A year ago at Spring Plenary Session in San Francisco, the body adopted two resolutions calling for an increase in the statewide minimum requirements in math and english required to receive an associate degree from any California Community College. With those actions, it became the responsibility of the President and Executive Committee to implement the official will of the body. For many resolutions, delegates don't examine what is required to implement them, and are satisfied when the results appear, a year or two later, recorded as completed in the senate status Report.
In 1985 the Board of Governors of California Community Colleges, in honor of the former state Chancellor, Gerald C. Hayward, created awards for outstanding community college faculty. The Gerald C. Hayward Award for "Excellence in Education" has been awarded since 1988. Four recipients, each from different areas of the state, are selected and honored annually at the March Board of Governors' meeting. All faculty, both inside and outside the classroom, are eligible for the award.
IMPAC, whose acronym stands for Intersegmental Major Preparation Articulated Curriculum, is completing its first fully funded-and very successful-year. Sponsored by the Intersegmental Committee of Academic Senates (ICAS), the IMPAC project fosters faculty-tofaculty dialogues among community colleges, CSU and UC faculty teaching in key disciplines. The IMPAC Project is funded by a $550,000, five-year grant from the Governor for discussions that lead to demonstrable progress in increased transfer and, more importantly, in the successful transfer of our community college students.
This last fall the Academic Senate for California Community Colleges concluded another successful Plenary Session. This year the 32nd Fall session was again held at the Los Angeles Airport Westin hotel.
In Fall 1999 the Plenary Body passed Resolution 21.09 directing the Academic Senate to write on article on Occupational Education Subcommittees of the Local Academic Senates. This article is a response to that resolution.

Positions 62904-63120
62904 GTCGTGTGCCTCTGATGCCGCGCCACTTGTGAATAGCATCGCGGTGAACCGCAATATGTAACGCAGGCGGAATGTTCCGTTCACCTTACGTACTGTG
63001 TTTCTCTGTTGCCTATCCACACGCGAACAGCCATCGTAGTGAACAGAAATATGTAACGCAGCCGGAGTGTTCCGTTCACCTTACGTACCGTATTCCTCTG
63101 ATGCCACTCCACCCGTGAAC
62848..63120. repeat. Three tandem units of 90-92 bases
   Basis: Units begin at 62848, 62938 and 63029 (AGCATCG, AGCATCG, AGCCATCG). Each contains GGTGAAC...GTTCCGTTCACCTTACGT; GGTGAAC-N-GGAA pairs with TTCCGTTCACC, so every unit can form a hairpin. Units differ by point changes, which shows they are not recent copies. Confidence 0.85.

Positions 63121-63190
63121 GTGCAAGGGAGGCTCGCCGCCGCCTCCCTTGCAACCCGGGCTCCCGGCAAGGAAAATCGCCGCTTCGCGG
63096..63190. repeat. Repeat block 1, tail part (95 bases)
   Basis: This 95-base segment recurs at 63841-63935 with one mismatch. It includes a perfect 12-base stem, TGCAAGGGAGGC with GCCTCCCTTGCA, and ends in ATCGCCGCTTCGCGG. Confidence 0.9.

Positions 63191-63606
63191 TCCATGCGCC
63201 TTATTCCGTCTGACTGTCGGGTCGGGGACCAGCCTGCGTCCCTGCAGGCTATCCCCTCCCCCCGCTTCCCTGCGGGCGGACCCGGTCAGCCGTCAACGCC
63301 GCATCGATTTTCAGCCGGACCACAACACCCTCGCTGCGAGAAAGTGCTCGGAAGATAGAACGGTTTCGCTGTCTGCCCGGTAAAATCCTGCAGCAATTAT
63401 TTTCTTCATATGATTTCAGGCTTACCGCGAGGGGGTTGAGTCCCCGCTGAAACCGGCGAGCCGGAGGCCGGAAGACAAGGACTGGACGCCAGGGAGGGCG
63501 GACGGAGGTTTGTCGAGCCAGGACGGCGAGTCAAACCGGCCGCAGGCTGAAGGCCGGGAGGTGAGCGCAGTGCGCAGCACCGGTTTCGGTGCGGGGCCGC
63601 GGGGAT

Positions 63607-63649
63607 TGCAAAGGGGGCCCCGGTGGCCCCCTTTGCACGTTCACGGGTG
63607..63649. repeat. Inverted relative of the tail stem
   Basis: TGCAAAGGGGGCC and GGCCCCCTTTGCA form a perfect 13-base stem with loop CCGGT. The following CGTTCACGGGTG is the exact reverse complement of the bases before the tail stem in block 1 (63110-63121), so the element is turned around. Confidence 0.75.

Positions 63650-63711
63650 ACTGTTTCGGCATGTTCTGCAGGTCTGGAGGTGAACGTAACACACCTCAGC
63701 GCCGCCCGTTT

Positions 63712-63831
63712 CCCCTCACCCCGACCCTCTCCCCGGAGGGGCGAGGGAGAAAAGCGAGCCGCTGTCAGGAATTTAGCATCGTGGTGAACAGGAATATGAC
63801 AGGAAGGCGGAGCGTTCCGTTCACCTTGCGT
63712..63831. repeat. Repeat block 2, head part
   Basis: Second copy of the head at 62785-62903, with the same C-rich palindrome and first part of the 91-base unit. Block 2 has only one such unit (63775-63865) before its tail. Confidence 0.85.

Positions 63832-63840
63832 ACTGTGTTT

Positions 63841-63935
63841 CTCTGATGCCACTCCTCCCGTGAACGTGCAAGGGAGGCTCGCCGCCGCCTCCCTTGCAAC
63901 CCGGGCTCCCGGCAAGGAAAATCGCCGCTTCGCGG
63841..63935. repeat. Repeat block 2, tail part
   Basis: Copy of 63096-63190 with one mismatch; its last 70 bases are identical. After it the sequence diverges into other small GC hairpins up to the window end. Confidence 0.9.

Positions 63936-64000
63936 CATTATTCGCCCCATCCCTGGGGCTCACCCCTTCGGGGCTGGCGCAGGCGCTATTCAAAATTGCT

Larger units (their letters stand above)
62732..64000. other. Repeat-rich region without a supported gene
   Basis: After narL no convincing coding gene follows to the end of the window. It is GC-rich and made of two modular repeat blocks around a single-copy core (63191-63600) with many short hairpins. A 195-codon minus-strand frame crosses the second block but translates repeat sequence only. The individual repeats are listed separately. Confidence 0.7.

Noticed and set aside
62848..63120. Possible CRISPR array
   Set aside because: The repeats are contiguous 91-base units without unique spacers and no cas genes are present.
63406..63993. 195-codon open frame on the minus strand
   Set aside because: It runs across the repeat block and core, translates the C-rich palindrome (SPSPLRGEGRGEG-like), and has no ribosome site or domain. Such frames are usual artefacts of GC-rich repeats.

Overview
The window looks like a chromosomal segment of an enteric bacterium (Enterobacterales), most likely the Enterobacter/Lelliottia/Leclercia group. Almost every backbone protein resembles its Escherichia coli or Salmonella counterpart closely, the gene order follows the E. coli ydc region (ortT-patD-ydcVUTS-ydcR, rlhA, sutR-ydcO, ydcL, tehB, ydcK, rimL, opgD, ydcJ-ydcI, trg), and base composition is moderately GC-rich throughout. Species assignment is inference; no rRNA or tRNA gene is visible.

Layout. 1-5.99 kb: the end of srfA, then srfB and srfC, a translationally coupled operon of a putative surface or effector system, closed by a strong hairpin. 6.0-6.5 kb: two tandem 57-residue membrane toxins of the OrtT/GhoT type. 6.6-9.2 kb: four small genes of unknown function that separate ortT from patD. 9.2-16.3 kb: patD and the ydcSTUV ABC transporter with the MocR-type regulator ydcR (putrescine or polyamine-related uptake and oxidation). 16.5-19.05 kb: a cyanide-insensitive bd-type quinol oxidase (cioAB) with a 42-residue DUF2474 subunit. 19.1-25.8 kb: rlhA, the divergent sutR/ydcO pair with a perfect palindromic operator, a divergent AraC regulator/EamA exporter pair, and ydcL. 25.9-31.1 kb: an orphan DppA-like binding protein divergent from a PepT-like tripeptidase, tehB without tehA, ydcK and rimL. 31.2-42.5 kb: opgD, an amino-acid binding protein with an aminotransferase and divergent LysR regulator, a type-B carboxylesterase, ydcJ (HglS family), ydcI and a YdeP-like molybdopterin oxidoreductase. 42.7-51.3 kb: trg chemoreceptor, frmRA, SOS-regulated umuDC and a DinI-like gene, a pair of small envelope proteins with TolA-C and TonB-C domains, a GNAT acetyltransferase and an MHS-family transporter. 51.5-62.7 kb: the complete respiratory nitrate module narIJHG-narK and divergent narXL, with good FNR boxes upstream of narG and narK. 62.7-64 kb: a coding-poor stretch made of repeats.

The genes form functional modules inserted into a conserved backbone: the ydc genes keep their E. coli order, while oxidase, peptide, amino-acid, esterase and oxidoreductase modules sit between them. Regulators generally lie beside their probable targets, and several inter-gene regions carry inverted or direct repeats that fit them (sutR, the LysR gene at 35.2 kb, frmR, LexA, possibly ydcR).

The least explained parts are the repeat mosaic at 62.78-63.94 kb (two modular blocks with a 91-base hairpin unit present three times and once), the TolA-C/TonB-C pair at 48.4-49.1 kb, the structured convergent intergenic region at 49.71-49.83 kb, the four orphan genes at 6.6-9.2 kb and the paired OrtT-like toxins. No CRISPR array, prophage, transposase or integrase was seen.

If you're a local senate president you should already be well aware of the student/voter mobilization project initiated by the Academic Senate President in the fall semester. You should have received a package of material in the mail, or perhaps electronically, that talked about the need for this project and that provided sample letters to distribute to faculty and students. You may also have received a follow-up phone call or email from one of the Local Senates Committee to ask if you had used any of the material.
This article was written using the information presented by Ron Glahn and Carrie Stinson, both of Porterville College, at the Fall 2002 Plenary Session.
At the first Summer Leadership Institute I ever attended, Jim Higgs from Modesto Junior College told me that the local academic senate president was the most powerful person on campus. I wonder why more of them don't feel that way.
Jim, who is now deceased, was a big, blustery man, who wore a fedora and loved the blues. He is on my mind today, as I've recently returned from Mississippi, where I toured delta blues shrines and attended seminars and concerts and catfish dinners. Jim once spent a summer in Mississippi engaged in similar pursuits.
One of the newer standing committees of the Academic Senate is the Counseling and Library Faculty Issues Committee. It was formed as a result of a resolution from the Spring 1995 Plenary Session to strengthen various ad hoc committees and subcommittees on library and counseling issues that had been around since the late 1980s. In approving the formation of the committee, faculty recognized that there are unique professional and academic issues in the counseling and library fields that need to be addressed in such a committee.
The new California Master Plan for Education 2002 contains an interesting assertion in the middle of the flowery vision statements of the Executive Summary. In the section on accountability it states:
"We envision an education system which will categorically reject the notion that student achievement must be distributed along a bell curve."
How should we interpret this?
An immediate flippant response from anyone just slightly familiar with the bell curve (or Normal Distribution) might be "are they suggesting that California students are not normal?"